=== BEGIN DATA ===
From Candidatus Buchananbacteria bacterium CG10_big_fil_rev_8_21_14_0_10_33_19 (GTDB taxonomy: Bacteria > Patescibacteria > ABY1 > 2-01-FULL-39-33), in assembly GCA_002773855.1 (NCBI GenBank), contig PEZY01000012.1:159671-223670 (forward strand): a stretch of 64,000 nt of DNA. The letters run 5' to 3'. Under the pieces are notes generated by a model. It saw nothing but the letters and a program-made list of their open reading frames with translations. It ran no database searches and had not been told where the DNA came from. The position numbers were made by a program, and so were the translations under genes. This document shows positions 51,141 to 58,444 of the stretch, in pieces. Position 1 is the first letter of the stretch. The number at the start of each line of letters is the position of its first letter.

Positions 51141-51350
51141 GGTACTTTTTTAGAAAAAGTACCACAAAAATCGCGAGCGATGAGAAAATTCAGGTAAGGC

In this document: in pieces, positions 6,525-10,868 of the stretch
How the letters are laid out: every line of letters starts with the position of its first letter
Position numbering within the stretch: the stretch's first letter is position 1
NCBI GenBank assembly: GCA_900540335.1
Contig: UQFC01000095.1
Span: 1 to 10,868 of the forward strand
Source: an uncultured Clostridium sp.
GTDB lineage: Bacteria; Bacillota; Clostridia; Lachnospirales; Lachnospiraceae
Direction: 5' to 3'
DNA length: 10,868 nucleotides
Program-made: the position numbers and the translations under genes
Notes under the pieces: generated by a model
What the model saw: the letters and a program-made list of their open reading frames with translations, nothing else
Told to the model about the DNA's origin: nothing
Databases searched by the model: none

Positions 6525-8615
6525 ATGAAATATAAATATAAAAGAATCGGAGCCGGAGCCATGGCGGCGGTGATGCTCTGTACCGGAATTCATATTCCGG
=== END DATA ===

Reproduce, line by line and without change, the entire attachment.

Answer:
From Candidatus Buchananbacteria bacterium CG10_big_fil_rev_8_21_14_0_10_33_19 (GTDB taxonomy: Bacteria > Patescibacteria > ABY1 > 2-01-FULL-39-33), in assembly GCA_002773855.1 (NCBI GenBank), contig PEZY01000012.1:159671-223670 (forward strand): a stretch of 64,000 nt of DNA. The letters run 5' to 3'. Under the pieces are notes generated by a model. It saw nothing but the letters and a program-made list of their open reading frames with translations. It ran no database searches and had not been told where the DNA came from. The position numbers were made by a program, and so were the translations under genes. This document shows positions 51,141 to 58,444 of the stretch, in pieces. Position 1 is the first letter of the stretch. The number at the start of each line of letters is the position of its first letter.

Positions 51141-51350
51141 GGTACTTTTTTAGAAAAAGTACCACAAAAATCGCGAGCGATGAGAAAATTCAGGTAAGGC

In this document: in pieces, positions 6,525-10,868 of the stretch
How the letters are laid out: every line of letters starts with the position of its first letter
Position numbering within the stretch: the stretch's first letter is position 1
NCBI GenBank assembly: GCA_900540335.1
Contig: UQFC01000095.1
Span: 1 to 10,868 of the forward strand
Source: an uncultured Clostridium sp.
GTDB lineage: Bacteria; Bacillota; Clostridia; Lachnospirales; Lachnospiraceae
Direction: 5' to 3'
DNA length: 10,868 nucleotides
Program-made: the position numbers and the translations under genes
Notes under the pieces: generated by a model
What the model saw: the letters and a program-made list of their open reading frames with translations, nothing else
Told to the model about the DNA's origin: nothing
Databases searched by the model: none

Positions 6525-8615
6525 ATGAAATATAAATATAAAAGAATCGGAGCCGGAGCCATGGCGGCGGTGATGCTCTGTACCGGAATTCATATTCCGG